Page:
Two views of the Room of the Tablets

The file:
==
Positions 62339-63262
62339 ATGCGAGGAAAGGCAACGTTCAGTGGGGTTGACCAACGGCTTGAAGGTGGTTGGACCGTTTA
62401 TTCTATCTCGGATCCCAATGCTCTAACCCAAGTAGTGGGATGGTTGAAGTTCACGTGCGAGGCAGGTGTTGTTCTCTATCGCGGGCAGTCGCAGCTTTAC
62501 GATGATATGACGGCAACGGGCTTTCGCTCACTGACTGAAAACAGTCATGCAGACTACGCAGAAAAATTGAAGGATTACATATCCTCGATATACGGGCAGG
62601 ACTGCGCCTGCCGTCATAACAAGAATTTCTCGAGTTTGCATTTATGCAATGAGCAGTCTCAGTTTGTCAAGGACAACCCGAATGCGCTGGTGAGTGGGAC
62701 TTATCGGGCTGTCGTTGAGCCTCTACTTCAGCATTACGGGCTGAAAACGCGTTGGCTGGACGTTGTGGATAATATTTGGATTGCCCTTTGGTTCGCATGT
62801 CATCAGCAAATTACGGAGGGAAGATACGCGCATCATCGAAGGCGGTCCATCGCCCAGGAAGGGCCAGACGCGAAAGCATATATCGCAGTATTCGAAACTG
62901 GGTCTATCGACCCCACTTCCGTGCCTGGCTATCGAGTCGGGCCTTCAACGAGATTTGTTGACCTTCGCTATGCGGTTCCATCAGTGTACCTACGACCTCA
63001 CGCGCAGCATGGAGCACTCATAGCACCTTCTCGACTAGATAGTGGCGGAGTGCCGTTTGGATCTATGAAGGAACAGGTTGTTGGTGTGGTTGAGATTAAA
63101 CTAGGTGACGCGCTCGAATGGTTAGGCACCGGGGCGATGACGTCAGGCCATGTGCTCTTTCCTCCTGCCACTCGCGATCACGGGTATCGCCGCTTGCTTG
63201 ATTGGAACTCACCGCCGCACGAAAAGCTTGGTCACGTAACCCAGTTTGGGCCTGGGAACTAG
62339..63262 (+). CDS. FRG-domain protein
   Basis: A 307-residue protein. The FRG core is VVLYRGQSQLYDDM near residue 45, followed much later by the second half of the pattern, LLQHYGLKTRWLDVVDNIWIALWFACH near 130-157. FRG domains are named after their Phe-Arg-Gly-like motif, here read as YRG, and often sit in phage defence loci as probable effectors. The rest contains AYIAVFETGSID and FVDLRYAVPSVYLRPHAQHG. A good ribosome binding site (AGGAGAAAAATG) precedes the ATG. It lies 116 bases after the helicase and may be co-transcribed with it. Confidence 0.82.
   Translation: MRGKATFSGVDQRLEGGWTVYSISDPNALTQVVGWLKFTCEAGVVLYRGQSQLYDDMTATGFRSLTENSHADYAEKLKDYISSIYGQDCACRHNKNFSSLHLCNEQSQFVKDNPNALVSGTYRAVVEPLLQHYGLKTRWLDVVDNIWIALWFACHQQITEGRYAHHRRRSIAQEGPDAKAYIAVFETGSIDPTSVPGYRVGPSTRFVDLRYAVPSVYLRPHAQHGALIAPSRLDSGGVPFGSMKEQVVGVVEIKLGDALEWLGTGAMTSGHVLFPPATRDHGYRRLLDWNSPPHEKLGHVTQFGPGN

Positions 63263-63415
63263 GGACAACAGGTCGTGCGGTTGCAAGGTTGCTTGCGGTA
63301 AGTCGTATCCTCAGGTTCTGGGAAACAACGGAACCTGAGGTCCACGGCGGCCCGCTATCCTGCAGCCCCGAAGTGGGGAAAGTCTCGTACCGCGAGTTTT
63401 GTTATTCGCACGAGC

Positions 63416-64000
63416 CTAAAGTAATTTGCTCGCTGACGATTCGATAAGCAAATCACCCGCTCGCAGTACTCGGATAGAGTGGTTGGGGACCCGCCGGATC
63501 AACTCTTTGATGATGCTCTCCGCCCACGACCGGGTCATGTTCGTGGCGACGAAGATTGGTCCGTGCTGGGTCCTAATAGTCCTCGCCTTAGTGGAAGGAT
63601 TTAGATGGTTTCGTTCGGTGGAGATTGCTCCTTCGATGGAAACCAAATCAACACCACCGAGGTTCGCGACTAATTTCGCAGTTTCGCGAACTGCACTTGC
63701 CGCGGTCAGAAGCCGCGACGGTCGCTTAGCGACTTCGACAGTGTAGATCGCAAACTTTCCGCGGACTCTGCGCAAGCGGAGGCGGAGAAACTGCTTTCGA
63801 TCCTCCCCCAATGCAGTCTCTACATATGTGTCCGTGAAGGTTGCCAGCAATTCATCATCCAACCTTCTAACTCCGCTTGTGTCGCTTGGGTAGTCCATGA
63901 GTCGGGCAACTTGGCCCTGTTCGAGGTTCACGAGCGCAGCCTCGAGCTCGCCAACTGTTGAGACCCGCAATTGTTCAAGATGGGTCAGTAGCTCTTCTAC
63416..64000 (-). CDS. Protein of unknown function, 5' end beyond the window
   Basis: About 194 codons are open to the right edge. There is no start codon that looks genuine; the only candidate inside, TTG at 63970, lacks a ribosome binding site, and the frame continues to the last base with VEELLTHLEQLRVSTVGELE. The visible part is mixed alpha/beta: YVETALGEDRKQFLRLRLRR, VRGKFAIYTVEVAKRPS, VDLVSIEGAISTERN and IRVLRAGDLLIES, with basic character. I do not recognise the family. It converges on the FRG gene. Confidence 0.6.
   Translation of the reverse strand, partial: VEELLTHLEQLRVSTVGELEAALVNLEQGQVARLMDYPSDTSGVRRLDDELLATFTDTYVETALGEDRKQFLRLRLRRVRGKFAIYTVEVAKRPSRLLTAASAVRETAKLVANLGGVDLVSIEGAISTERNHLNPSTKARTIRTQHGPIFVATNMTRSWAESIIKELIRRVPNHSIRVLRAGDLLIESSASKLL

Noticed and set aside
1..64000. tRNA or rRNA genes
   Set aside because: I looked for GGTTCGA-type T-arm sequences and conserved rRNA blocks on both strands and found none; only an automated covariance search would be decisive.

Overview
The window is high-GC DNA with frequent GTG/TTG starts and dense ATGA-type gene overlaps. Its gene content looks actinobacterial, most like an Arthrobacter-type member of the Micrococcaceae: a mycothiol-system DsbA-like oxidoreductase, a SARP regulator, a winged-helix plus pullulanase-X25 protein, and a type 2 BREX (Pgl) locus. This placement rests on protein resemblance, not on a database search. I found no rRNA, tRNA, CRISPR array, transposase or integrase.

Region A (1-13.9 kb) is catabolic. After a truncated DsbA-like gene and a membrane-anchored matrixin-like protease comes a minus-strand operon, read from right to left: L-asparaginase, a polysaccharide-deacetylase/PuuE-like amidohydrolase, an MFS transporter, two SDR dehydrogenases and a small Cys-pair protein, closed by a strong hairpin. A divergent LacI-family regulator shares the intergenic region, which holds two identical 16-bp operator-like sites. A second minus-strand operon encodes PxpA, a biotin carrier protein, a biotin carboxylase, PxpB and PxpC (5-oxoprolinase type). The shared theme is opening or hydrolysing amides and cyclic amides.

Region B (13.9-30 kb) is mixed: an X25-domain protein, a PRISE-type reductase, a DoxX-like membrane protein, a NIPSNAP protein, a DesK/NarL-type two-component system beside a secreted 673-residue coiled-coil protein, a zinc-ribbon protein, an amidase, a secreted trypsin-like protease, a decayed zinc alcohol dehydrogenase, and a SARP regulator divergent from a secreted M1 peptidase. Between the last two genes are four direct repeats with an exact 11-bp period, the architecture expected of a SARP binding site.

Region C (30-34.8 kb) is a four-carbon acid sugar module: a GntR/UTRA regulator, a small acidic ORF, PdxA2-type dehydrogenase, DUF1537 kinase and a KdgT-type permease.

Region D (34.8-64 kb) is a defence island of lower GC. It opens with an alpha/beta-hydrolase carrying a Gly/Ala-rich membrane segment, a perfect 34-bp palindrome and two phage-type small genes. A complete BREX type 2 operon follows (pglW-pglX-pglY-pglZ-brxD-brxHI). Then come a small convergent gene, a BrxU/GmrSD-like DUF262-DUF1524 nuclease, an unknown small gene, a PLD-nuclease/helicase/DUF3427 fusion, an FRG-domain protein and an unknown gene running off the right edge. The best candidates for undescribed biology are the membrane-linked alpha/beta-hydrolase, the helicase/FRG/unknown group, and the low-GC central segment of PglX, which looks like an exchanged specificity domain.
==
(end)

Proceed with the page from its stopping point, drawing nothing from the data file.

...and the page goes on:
The Room of the Tablets was an enormous underground stone "great hall", discovered in a top-secret Soviet digging project, headed by Dr. Gennadi Volodnikov in 1947, beneath the archeological site at the ruins of Babylon. The room was named this specifically by Volodnikov; it could only be accessed by what Indiana Jones, who infiltrated the room, considered the oldest elevator in human history, which used a weight to drop down into a long shaft from which a carved-out, alley-like path led into the room. The room, made entirely of mudbrick sandstone, rose up four or five stories high, with various large alcoves and huge shelves or, perhaps, galleries carved into one wall. A series of traps and obstacles (including spiked chamber walls and loose rock bridges) had been built into the room, in order to prevent thieves from stealing a set of four cuneiform tablets variously scattered throughout the room. Jones also discovered inside a secret chamber a winged statuette of Marduk. Jones referred to the room as "Nebuchadnezzar's Library" as a joke; however, upon collecting all four cuneiform tablets which interlocked into a single readable message, he discovered that, indeed, the room had belonged to the Babylonian king Nebuchadnezzar. The message made references to the fabled "Infernal Machine" and Jones roughly translated it aloud, "Make welcome seeker. Know that it was Nebuchadnezzar, in heed of the writing that Marduk made appear unto him, who builded the Great Engine. Having no understanding, the rabble hath thrown down his work, but four trusted disciples are scattered all over the Earth and the relics go with them. Wouldst thou tread the path of knowledge, look eastward. Urgon, it is, who flees to the heavenly mountains, where Shambala holds a mighty secret."


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